- Ideas without Words: A second aspect of Whitehead's philosophy that lends itself to an appreciation of apophatic knowing is his idea of non-verbal “propositions.” For Whitehead, propositions are ideas that function in human life as lures for feeling. They may be true or false or anywhere in between, but, he says, it is just as important that they be interesting. Whereas many might presuppose that propositions are, by definition, linguistic, Whitehead uncouples propositions from their linguistic expressions and, more particularly, the subject-predicate mode of grammar. Ideas can be communicated in other ways: through gestures, movements, sounds, rituals, and architecture, for example. This means that we can know about people, have ideas about them, that do not come through discursive language, but may nevertheless carry truths or insights about them. We may be ‘in the dark’ conceptually but ‘in the light,’ so to speak in other ways.
- Unconscious Experience: A third aspect of Whitehead’s philosophy that lends itself to apophatic knowing is his rich concept of unconscious experience. Like Freud, Jung, and other depth psychologists, he believes that most of our experience occurs beneath the level of consciousness and that, as Sheri Kling points out, we can know things unconsciously that are not yet brought into the light of consciousness. The “things we know” can be about other people, the natural world, or God. Inasmuch as discursive knowledge is connected with consciousness, a roadblock to discursive knowledge (in Zen koans, for example) can be an occasion for the welling up of non-discursive, previously unconscious knowing.
- The Depths: A fourth aspect of Whitehead’s philosophy that lends itself to an appreciation of apophatic knowing is his notion of the depth of each moment of experience. In Whitehead’s philosophy, every moment of experience, our own or anyone else’s, includes prehensions of the entire past history of the universe, directly or indirectly, and, added to that, is the idea the universe itself may have not absolute beginning. This means that the collective unconscious within each person, the collective memory, is uncountable and unfathomable. When we look into the eyes of a person, the universe is present, even though we are glimpsing but a fraction of it. The same applies when we look into ourselves.
These four ideas can help us appreciate the non-verbal forms of knowing that elude discursive knowing and that are, in this way, apophatic. Five points must quickly be made.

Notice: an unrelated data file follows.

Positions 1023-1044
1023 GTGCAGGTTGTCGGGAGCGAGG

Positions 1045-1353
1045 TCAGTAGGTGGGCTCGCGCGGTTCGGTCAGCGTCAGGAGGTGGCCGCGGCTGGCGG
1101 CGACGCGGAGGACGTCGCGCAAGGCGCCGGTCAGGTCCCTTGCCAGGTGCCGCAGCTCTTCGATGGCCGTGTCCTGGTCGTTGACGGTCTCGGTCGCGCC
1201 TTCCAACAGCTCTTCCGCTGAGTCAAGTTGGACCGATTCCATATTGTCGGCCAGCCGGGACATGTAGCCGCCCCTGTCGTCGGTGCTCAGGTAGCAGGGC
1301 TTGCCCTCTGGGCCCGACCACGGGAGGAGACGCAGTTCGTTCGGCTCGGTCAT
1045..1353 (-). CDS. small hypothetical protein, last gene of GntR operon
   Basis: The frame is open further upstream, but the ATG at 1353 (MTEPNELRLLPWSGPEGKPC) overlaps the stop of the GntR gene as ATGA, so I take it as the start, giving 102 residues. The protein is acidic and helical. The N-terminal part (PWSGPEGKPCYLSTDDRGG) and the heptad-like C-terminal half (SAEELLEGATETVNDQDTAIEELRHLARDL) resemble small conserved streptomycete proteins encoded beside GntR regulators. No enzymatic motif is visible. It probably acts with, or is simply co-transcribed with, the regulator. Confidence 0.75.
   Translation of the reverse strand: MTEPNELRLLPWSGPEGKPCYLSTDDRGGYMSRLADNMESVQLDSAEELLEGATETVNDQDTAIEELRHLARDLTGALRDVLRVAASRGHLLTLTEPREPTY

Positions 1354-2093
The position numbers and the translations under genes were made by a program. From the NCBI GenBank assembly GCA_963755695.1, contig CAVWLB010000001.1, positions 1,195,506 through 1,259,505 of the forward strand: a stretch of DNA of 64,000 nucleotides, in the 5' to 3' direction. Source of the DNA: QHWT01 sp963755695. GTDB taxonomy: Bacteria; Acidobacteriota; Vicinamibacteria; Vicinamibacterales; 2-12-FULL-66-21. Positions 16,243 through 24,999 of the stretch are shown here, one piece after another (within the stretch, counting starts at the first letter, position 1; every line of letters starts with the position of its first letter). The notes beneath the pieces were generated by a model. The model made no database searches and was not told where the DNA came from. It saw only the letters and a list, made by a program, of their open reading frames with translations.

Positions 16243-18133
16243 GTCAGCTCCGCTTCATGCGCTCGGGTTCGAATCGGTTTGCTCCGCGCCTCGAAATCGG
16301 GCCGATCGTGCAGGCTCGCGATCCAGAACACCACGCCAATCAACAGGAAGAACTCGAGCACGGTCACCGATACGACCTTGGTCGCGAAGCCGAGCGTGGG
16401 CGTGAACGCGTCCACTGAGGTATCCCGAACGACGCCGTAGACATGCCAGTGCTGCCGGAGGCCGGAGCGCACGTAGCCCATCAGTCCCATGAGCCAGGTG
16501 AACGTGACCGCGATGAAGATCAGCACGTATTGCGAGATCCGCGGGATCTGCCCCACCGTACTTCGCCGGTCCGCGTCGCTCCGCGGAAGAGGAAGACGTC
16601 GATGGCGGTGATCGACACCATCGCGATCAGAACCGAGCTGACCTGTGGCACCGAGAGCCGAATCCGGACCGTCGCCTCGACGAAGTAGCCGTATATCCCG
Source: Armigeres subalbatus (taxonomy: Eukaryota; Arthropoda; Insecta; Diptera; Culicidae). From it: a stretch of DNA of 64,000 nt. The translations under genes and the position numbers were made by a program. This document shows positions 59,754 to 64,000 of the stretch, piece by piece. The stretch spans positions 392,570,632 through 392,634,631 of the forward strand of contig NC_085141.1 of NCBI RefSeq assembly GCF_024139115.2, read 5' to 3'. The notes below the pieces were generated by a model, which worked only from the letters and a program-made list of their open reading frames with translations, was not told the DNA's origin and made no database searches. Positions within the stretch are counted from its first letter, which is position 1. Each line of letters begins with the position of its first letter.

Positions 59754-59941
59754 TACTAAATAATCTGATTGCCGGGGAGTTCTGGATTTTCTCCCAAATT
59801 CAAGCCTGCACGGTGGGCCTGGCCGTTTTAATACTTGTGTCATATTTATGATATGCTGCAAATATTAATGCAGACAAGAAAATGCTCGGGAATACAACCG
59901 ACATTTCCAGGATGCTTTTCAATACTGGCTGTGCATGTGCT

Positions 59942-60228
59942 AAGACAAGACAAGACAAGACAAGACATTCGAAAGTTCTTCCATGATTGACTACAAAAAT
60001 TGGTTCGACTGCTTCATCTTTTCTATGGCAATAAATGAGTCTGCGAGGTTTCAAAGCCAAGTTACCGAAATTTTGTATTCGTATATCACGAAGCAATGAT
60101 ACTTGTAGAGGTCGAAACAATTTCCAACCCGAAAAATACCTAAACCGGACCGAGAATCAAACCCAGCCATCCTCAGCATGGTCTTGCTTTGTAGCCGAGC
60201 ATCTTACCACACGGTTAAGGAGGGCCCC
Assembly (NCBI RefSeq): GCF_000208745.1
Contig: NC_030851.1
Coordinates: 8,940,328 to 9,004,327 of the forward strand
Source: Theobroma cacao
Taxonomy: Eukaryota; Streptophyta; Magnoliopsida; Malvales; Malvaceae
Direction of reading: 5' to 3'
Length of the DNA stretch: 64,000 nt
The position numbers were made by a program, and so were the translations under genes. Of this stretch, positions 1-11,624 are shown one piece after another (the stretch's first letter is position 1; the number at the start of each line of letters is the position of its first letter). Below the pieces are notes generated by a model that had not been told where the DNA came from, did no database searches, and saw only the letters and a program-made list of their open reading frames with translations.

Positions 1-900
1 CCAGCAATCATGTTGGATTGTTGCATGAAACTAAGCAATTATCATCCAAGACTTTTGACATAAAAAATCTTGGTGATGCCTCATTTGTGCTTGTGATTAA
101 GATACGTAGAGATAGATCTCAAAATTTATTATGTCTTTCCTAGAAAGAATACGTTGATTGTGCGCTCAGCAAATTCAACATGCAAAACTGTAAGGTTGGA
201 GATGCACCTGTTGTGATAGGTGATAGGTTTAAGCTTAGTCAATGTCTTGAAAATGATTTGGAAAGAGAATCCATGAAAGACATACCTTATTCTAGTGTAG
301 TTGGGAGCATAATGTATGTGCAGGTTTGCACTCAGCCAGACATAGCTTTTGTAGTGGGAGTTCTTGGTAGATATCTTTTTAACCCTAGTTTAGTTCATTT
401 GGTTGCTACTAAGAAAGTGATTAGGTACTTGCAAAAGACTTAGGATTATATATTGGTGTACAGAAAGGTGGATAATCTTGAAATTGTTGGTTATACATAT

First, there is no reason to assume that apophatic knowing is perfect, certain, or complete. We may know others, ourselves, and God apophatically, and yet all are incomplete. Apophatic forms, too, are puny, if presumed to capture the depths of things.
Second, apophatic knowing can include non-linguistic forms of knowing evil as well as good; what is destructive as well as what is constructive; what is harmful as well as healing. I have focused on the positive side, but it is not the whole story. When we encounter horrible forms of destruction and hatred, cruelty and greed, we are thrown into mysteries beyond words.
Third, apophatic knowing need not require a rejection of linguistic knowing as valuable in its own right, It inevitably abstracts from the depths of things, but it may well abstract features of the depths that are important and offer guidance. Humans cannot live by apophasis alone.
Fourth, linguistic and mathematical forms of knowing can open us into various forms of apophatic knowing. Poetry, for example, takes us into a world beyond words, as does music. And mathematics does the same, taking us into levels of awe and beauty that include non-verbal intuition as well as conceptual clarity. Any sharp dichotomy between linguistic knowing and non-verbal knowing misses the point that they often go together, feeding one another.
Fifth and finally, it is important to recognize that there may be dimensions of reality that cannot be known at all, apophatically or cataphatically, non-conceptually or conceptually. They are "not this and not that," and also, from the perspective, human knowing, not anything at all. At least not anything with a form of any sort that can be known.
Creativity and God
Interestingly, Whitehead describes the ultimate reality of the universe, which he calls Creativity. He often speaks as if it were a reality of some kind, but adds: "It is only then capable of characterization through its accidental embodiments, and apart from these accidents is devoid of actuality." (Process and Reality). Thus understood, Creativity is not God or a finite reality in the world; it is not an actual entity or an eternal object; it is not this or that. It lacks actuality except as embodied. And yet it is the ultimate reality. Can we be aware of it? Only through apophatic and cataphatic awareness of God and the world.
It is disappointing to many that Whitehead does not offer a more apophatic approach to God. To be sure, as with any actual entity, God is both a timeless envisioning of pure potentialities (the primordial nature) and an everlasting empathy for each and every finite actuality (consequent nature). In both respects, God includes depths far beyond conceptual and verbal description and apprehension. And yet when it comes to experiencing God, Whitehead's focus is on love not mystery, and in this sense cataphatic not apophatic. In speaking of the Christianity he writes:
"There is, however, in the Galilean origin of Christianity yet another suggestion which does not fit very well with any of the three main strands of thought. It does not emphasize the ruling Caesar, or the ruthless moralist, or the unmoved mover. It dwells upon the tender elements in the world, which slowly and in quietness operate by love; and it finds purpose in the present immediacy of a kingdom not of this world. Love neither rules, nor is it unmoved; also it is a little oblivious as to morals. It does not look to the future; for it finds its own reward in the immediate present."
Is an experience of the present immediacy of a kingdom not of this world apophatic? Certainly it is in that the experience is non-verbal. This, I believe, is as close as Whitehead gets to apophatic awareness of the divine. Perhaps it is enough.
- Jay McDaniel